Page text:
focuses on the commercial finance industry with a particular emphasis on innovative cross-border transactions and equipment and asset finance, where he has been recognized as a leading lawyer by the Canadian Legal Expert Directory and Best Lawyers. He has particular expertise assisting public and private US commercial finance companies with both establishing operations in Canada and purchasing and selling finance and lease companies, providing both legal and practical business advice.  He is also a prolific writer on topics related to equipment finance and cross-border transactions. Jonathan is the legal editor for Fleet Digest magazine and has completed both the Equipment Finance and Subordinated Debt chapters for Canadian Forms & Precedents. He has also drafted specific guides for US lenders expanding operations to Canada. He is a Director of the Canadian Finance and Leasing Association, Member of the Legal Committee of the Equipment Leasing and Finance Association, member of the American College of Commercial Finance Lawyers.

Marshall Goldberg has been an active member and leader for many years in financial institution associations, including the Equipment Leasing and Finance Association ("ELFA"), and the National Vehicle Leasing Association ("NVLA"). For ELFA, Marshall has served on the Legal Committee, the Credit and Collections Management Committee and as a member of the Editorial Review Board of the Journal of Equipment Lease Financing. He is currently the Chairman of the Professional Development, Education and Information Sub-Committee for the ELFA Legal Committee. He is responsible for developing, organizing, managing and editing the Legal Website, which includes an online compendium of legal issues pertaining to the 50 States, "What's New in the Law," and the "Catalogue of Legal Information." He developed and now chairs and monitors the Legal Listserve, an daily online forum for attorneys to discuss pertinent legal issues. He is also the sole 2009 recipient of the annual "Excellence in Leasing Award," presented on behalf of ELFA and its Legal Committee.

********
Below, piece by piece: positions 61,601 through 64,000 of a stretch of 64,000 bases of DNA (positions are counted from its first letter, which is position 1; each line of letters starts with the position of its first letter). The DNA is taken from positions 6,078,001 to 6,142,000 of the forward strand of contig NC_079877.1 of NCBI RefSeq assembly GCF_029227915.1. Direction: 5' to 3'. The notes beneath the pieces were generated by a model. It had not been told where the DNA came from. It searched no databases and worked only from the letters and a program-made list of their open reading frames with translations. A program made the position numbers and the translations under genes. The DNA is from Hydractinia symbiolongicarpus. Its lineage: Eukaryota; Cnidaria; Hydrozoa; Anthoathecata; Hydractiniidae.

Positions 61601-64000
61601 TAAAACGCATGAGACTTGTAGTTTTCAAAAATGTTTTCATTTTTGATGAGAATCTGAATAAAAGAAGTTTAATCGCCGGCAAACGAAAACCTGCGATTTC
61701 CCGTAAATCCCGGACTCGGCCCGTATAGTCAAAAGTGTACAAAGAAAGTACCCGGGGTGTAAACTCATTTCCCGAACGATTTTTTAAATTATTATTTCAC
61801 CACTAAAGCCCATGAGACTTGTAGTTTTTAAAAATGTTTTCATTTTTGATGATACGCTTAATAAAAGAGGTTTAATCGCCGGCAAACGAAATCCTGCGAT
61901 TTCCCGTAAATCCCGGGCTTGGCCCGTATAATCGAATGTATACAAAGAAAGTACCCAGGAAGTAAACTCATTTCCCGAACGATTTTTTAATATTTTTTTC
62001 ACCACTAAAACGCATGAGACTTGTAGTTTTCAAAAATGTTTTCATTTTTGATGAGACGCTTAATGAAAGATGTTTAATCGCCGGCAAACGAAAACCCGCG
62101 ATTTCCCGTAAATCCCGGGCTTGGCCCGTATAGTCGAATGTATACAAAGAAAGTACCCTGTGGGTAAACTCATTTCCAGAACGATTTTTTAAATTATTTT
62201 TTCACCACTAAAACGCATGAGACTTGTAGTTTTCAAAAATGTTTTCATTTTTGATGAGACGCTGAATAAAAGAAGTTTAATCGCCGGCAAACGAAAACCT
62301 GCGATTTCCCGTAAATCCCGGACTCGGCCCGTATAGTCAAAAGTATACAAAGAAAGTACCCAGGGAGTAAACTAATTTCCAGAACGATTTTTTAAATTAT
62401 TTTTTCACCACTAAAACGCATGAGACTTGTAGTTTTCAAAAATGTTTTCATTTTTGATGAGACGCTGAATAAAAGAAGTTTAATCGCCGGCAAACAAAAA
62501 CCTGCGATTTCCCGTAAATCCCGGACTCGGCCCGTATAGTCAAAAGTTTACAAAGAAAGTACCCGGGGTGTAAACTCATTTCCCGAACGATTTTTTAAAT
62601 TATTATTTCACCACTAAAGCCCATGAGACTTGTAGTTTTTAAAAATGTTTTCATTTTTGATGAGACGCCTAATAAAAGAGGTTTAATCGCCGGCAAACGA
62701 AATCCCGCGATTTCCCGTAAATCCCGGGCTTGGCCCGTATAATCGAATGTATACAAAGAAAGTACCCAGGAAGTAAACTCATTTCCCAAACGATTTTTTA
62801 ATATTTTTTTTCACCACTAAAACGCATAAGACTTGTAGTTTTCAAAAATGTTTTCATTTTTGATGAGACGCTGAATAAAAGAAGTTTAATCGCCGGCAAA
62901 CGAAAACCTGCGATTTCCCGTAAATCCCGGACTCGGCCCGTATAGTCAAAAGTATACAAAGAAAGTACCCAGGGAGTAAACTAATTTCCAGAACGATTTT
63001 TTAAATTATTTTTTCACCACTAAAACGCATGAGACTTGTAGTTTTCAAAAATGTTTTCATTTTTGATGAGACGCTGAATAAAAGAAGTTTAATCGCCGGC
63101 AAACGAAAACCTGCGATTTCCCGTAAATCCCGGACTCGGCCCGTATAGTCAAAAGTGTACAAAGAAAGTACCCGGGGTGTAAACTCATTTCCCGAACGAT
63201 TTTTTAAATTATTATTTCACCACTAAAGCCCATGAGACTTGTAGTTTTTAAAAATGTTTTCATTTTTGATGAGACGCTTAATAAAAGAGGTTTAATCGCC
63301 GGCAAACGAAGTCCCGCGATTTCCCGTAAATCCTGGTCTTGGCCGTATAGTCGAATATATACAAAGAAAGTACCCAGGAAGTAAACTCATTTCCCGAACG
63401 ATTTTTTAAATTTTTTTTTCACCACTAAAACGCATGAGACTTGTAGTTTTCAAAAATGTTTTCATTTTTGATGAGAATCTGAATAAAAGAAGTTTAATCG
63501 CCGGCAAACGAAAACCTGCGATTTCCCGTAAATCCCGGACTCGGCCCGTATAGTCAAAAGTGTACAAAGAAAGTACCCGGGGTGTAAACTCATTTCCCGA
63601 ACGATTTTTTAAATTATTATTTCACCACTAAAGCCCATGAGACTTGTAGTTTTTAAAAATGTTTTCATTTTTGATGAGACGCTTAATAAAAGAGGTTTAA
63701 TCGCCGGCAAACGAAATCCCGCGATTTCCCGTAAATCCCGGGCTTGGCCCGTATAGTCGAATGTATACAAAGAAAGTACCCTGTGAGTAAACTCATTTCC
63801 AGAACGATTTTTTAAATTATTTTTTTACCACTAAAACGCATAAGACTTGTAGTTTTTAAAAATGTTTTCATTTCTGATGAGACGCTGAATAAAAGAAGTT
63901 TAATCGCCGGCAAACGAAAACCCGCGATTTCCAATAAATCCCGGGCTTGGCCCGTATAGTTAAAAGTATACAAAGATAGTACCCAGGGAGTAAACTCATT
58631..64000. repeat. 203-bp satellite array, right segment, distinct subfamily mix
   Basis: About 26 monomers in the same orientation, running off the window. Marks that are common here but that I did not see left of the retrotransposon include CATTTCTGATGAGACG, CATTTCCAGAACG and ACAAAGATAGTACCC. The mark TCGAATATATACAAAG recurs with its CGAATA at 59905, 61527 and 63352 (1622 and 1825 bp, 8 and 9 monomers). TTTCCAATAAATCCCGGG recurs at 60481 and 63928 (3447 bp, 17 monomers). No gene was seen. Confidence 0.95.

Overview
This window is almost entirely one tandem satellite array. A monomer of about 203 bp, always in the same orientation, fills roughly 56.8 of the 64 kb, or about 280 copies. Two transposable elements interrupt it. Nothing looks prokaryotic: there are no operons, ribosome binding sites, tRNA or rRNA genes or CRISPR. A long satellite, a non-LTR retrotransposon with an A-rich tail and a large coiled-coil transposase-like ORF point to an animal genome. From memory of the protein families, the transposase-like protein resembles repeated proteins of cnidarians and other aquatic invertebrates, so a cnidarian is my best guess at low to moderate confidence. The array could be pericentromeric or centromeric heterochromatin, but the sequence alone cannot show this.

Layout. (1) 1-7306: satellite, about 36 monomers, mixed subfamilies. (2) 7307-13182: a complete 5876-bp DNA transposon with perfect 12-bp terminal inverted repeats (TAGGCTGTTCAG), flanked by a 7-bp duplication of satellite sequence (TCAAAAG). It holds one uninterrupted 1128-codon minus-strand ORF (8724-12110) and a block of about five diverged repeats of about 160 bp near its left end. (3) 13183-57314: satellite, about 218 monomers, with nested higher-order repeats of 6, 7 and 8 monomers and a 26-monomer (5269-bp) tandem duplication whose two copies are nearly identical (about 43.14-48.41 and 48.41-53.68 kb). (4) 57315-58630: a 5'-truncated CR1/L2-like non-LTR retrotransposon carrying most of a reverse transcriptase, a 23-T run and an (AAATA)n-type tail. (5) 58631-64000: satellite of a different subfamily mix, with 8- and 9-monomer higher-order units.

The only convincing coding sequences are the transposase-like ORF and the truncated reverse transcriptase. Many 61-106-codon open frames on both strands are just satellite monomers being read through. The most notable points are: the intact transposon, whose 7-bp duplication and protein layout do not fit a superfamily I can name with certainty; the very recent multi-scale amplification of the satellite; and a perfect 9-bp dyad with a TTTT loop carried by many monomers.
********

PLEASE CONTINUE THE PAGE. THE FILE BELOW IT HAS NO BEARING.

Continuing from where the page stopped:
Marshall is co-author and co-editor of the “Executive Guide to Remedies,” and the “Executive Guide to Lease Documentation.” He also speaks and instructs extensively within the legal and business communities. He has given numerous educational and strategic seminars throughout the United States on subjects including Loan and Lease Enforcement, and he provides annual legal update presentations for financial association lawyers, including written summaries of current case and statutory law.

Kenneth Charles Greene, Esq., was very active in the beginning years of the Western Association of Equipment Lessors (now the National Equipment Finance Association) as well as the National Association of Equipment Leasing Brokers. Well known from attending many of the early conferences of several associations. Key attorney in the early years for Leasing News: from potential lawsuits regarding Bulletin Board Complaints, lawsuits, "bully" letters, 1st amendment issues, competitive practice, Mr. Greene has protected Leasing News without a financial charge or complaint. Also, one time active in attorney speaker programs as well as author of a monthly law bulletin. In 2017, he took over as Legal Counsel on a part-time basis for the National Association of Equipment Leasing Brokers. An active professional musician as well as service the music industry in Los Angeles today.

Michael A. Leichtling, is an attorney on corporate and financial matters, including complex mergers and acquisitions, corporate finance, venture capital and private financing transaction, specializing in leasing. counseling lessors, banks, funds, investors, and other funding sources. Member of several leasing associations, including serving on the Equipment Leasing and Finance Association Executive Committee, Chairman of the Board of Trustees, Equipment Leasing and Finance Foundation. Co-author with the late Jeff Wong, now retired Barry A. Dubin, as editor of the Commercial Finance Guide, now updated and published by Matthew Bender. Member, Board of Editors, Equipment Leasing Newsletter (Law Journal Publications). Author and well-known speaker. Recipient of the 2007 ELFA Award for “Excellence in Leasing."

Malcolm C. Lindquist concentrates his practice on commercial finance, equipment leasing, mergers, acquisitions and the Uniform Commercial Code. His practice includes the documentation of complex loan transactions, lease transactions and sales of portfolios of leases and loans. Malcolm also has extensive experience representing lenders in loan enforcement actions, bankruptcy proceedings, receiverships and out of court workouts. He is a noted speaker and an author, and he was named as one of The Best Lawyers, Banking and Finance (2012-2015).  Member of several bar associations: elected Member, American Law Institute, Board of Regents (2006-2010; 2012-2016) for the American College of Commercial Finance Lawyers; Former Chair, Secured Lending Subcommittee, Commercial Finance Service Committee of the American Bar Association; Equipment Leasing Subcommittee of UCC Committee, Executive Board (2009-Present), Association of Commercial Finance.  He has served on the legal committee of the Equipment Leasing and Finance Association and he remains active in his community.